What is it about bacon? How can a country so torn apart by conflicting viewpoints almost unanimously agree that bacon is a miracle food? The comedian Jim Gaffigan (click here) sings bacon’s praises and calls it “the most beautiful thing on earth.” We are so in love with bacon that the phrase “As American as apple pie” is in danger of being replaced with “Everything tastes better with bacon on it.” In many households across this great land the traditional bacon and egg breakfast has given way to bacon and bacon with a side of, you guessed it, bacon.
Like many of the foods we consume on a regular basis, there has always been a shroud of mystery around bacon production. Honestly, how many of you have opened a pack of bacon and thought, “I can make this”? I would venture a guess that very few have entertained that thought and that part of bacon’s allure is the fact that its arrival at the store is a mystery, stuffed inside a riddle, and wrapped with, well . . . you know.
If you enjoy the idea that bacon is a natural wonder that no mere mortal can hope to reproduce, or, if you’re convinced that trying to make bacon is symptomatic of a delusional disorder, then this blog is not for you. If, however, you’re of the mindset that part of the locavore movement includes not just bringing home the pork from a local source but actually makin’ the bacon, then you’ve come to the right place.
We begin the process with what might be the biggest challenge you face when trying to become the Baconator; finding the right cut of meat. You might think that since we live in what could very well be considered the pork belt — Virginia’s own Smithfield Foods is the world’s largest producer of pork — that finding pork belly would be a simple matter. Shucks, ever since I learned to say “shucks,” I was certain that the local 7-11 would have a separate aisle just for pork products.
It’s turns out that pork belly, or as it’s better known, “bacon in waiting,” is not readily available and that even the most well-stocked stores in the area, that carry parts of pigs that, let’s be honest, are not identifiable as food sources, do not carry the precious cut required. If I were the conspiratorial type, I would be inclined to see this as an obvious attempt to keep us average citizens from realizing that we don’t need big industry to feed us our daily BLT. I’m sure somewhere in the back halls of the Oscar-Mayer corporation there are corporate fat-cats living high off the hog on our ignorance of the truth.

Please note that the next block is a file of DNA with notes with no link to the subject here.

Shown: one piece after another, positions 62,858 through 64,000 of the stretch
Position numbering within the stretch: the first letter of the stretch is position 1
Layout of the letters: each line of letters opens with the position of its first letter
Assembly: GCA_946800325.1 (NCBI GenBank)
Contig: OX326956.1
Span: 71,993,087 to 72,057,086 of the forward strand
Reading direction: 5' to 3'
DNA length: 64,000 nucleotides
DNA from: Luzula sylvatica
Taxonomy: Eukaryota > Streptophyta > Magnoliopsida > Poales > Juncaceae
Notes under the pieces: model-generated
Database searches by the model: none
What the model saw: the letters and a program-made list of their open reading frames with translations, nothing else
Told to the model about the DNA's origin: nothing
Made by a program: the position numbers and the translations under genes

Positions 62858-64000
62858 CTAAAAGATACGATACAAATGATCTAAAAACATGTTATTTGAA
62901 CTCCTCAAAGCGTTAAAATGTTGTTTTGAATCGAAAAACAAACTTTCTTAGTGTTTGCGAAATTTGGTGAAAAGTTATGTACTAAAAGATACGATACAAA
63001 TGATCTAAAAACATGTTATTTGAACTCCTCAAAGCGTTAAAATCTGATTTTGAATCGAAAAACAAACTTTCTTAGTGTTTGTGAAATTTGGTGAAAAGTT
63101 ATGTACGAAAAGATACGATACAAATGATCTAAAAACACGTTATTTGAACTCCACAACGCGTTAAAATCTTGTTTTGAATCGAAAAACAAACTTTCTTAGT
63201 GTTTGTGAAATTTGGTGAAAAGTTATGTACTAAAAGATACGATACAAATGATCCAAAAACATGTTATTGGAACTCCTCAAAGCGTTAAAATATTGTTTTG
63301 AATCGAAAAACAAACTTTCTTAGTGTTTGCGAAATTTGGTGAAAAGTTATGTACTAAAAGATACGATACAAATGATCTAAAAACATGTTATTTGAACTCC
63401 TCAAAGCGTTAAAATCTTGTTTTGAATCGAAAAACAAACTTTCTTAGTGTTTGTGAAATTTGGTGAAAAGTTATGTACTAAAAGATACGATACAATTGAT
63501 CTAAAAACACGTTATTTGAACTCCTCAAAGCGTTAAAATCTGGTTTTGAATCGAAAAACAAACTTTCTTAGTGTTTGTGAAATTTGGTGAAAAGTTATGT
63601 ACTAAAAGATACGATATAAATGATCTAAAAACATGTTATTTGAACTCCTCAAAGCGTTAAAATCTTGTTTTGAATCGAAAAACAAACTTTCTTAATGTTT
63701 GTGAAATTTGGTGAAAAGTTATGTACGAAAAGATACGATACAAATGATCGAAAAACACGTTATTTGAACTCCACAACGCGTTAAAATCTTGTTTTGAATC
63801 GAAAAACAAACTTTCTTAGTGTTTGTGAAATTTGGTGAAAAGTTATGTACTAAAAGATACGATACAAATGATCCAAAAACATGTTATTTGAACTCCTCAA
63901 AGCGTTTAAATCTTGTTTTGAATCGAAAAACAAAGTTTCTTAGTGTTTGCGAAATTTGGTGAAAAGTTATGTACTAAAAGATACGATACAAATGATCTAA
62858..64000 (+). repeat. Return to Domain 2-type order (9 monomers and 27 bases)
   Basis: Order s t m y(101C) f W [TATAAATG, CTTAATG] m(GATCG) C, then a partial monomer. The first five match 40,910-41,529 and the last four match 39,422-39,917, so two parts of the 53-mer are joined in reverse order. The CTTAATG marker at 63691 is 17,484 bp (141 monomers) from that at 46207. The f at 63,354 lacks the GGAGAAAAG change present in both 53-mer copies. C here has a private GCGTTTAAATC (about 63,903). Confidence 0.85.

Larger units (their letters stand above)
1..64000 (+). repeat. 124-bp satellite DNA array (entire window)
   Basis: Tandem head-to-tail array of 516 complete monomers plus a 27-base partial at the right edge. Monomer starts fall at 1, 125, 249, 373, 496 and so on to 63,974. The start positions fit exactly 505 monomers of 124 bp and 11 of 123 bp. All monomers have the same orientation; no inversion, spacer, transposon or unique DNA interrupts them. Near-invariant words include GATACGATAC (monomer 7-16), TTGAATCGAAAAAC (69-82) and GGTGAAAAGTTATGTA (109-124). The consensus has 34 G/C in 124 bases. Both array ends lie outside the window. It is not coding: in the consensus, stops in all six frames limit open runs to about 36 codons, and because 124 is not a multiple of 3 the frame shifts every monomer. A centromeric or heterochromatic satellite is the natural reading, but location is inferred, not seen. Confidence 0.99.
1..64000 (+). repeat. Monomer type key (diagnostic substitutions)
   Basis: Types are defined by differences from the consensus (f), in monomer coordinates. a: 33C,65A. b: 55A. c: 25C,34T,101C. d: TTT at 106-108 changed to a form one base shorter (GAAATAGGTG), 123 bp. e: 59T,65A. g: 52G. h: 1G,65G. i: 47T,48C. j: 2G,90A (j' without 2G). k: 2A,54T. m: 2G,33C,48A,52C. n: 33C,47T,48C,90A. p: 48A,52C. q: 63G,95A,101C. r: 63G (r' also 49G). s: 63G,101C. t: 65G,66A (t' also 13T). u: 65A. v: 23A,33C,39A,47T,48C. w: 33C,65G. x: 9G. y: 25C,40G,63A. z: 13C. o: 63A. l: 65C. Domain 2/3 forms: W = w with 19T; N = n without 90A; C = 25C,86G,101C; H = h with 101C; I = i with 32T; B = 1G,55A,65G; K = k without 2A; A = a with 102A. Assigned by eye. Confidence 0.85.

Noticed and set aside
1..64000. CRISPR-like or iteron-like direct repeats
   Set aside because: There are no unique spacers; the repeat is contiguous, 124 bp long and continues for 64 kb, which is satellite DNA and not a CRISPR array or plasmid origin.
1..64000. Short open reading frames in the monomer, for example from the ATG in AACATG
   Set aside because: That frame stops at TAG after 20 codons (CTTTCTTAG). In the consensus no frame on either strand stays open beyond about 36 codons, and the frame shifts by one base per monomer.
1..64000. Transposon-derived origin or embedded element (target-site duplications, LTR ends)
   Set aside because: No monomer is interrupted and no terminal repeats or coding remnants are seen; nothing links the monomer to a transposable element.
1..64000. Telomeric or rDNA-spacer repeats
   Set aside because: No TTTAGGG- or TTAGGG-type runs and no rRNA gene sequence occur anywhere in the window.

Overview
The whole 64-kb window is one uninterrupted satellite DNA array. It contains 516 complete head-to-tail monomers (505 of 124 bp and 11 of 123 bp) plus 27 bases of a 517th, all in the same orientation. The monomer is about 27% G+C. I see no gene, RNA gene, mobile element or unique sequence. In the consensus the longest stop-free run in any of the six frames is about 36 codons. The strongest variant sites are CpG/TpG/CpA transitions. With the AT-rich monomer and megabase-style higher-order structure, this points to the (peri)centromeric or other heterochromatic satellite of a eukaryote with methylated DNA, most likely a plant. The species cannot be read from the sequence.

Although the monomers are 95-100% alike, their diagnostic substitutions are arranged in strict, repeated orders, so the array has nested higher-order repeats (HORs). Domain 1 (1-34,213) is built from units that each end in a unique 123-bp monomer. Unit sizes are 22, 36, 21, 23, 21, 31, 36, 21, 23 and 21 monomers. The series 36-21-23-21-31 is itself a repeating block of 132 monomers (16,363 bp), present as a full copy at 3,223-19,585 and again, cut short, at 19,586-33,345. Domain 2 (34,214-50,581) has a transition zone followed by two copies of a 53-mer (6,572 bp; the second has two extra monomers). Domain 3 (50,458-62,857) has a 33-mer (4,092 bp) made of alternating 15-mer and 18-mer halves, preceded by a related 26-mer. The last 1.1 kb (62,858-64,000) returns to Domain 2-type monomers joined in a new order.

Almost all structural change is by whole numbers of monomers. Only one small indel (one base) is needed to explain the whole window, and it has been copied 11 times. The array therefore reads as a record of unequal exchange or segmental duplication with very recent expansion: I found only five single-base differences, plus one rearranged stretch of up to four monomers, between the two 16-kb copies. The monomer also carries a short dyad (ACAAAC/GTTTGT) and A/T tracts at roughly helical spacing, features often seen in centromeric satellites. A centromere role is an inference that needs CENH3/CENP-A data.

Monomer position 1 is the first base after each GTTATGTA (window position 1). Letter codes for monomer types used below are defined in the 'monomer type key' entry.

Fortunately, I’m not the conspiratorial type, and Off the Vine, once again, came to the rescue as Tess offers the primo cuts as part of the meat share and through the retail store from farmers such as Polyface. So it was that when Tess handed me three packages of perfectly prepared pork (dig the alliteration) and instructed me to cure it, smoke it, blog it, I was happier than a pig in mud.
Making bacon, as it turns out, requires a lot of patience; most likely another reason why many of us prefer to pick a package of perfect pork product from our local shops (whew!) rather than make it ourselves. Still, if the farm-to-table movement teaches us anything, it’s that fast food often shows up at the expense of quality. So it was with a leisurely pace that I combined the ingredients for the brine and without haste rubbed it into the pork, making sure to get total coverage. Placing the pork into a plastic bag, again with absolute unhurriedness, I placed it into the refrigerator where it will remain for the next seven days. During these seven, excruciatingly long, days the only work to be done is to occasionally open the refrigerator door, rotate the bag gently to redistribute the brine, place it back, and wait.
The Cure – adapted from the website Primal Plate (If you scroll down to the “Serves” menu you can change the amount you’re making and it will recalculate the ingredient amounts)
3 3/4 lb Pork Belly
3/16 cup Salt, Coarse, kosher
1 1/2 tsp Salt – Pink Curing
1/8 cup Black Pepper
1 1/2 Bay Leaf, crumbled
1/16 cup Maple Sugar or Brown Sugar
1/8 cup Maple Syrup
3 3/4 cloves Garlic, Crushed
Combine salt, maple sugar, maple syrup, and spices together in a medium mixing
Rub mixture all over the pork belly, and place into ziploc bags, add in a clove of
garlic for each pound of belly.
Refrigerate the belly for 7 days. Flip the bags daily to ensure even dry rub contact.